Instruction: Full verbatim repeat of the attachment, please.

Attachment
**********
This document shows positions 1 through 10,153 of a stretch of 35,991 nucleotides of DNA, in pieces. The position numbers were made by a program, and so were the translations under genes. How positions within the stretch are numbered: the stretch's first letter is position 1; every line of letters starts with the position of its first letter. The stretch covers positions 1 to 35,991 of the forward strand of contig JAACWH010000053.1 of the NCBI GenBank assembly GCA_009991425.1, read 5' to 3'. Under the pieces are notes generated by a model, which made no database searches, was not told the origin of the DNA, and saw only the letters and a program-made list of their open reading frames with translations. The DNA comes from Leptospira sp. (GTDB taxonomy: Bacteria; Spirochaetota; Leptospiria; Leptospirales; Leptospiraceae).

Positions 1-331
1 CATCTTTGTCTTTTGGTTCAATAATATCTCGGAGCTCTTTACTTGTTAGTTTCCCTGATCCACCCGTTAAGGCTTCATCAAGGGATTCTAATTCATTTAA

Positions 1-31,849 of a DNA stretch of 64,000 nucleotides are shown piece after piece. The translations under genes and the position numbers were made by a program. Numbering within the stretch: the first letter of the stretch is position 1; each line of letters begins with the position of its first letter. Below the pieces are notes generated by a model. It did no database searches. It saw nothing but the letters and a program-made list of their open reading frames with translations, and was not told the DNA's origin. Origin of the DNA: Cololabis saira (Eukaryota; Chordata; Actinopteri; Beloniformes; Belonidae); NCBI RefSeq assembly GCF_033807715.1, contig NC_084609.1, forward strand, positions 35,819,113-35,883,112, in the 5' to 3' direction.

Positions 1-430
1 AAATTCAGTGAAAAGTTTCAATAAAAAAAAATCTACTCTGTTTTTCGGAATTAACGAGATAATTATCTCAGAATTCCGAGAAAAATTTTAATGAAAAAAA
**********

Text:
This document shows positions 1 through 10,153 of a stretch of 35,991 nucleotides of DNA, in pieces. The position numbers were made by a program, and so were the translations under genes. How positions within the stretch are numbered: the stretch's first letter is position 1; every line of letters starts with the position of its first letter. The stretch covers positions 1 to 35,991 of the forward strand of contig JAACWH010000053.1 of the NCBI GenBank assembly GCA_009991425.1, read 5' to 3'. Under the pieces are notes generated by a model, which made no database searches, was not told the origin of the DNA, and saw only the letters and a program-made list of their open reading frames with translations. The DNA comes from Leptospira sp. (GTDB taxonomy: Bacteria; Spirochaetota; Leptospiria; Leptospirales; Leptospiraceae).

Positions 1-331
1 CATCTTTGTCTTTTGGTTCAATAATATCTCGGAGCTCTTTACTTGTTAGTTTCCCTGATCCACCCGTTAAGGCTTCATCAAGGGATTCTAATTCATTTAA

Positions 1-31,849 of a DNA stretch of 64,000 nucleotides are shown piece after piece. The translations under genes and the position numbers were made by a program. Numbering within the stretch: the first letter of the stretch is position 1; each line of letters begins with the position of its first letter. Below the pieces are notes generated by a model. It did no database searches. It saw nothing but the letters and a program-made list of their open reading frames with translations, and was not told the DNA's origin. Origin of the DNA: Cololabis saira (Eukaryota; Chordata; Actinopteri; Beloniformes; Belonidae); NCBI RefSeq assembly GCF_033807715.1, contig NC_084609.1, forward strand, positions 35,819,113-35,883,112, in the 5' to 3' direction.

Positions 1-430
1 AAATTCAGTGAAAAGTTTCAATAAAAAAAAATCTACTCTGTTTTTCGGAATTAACGAGATAATTATCTCAGAATTCCGAGAAAAATTTTAATGAAAAAAA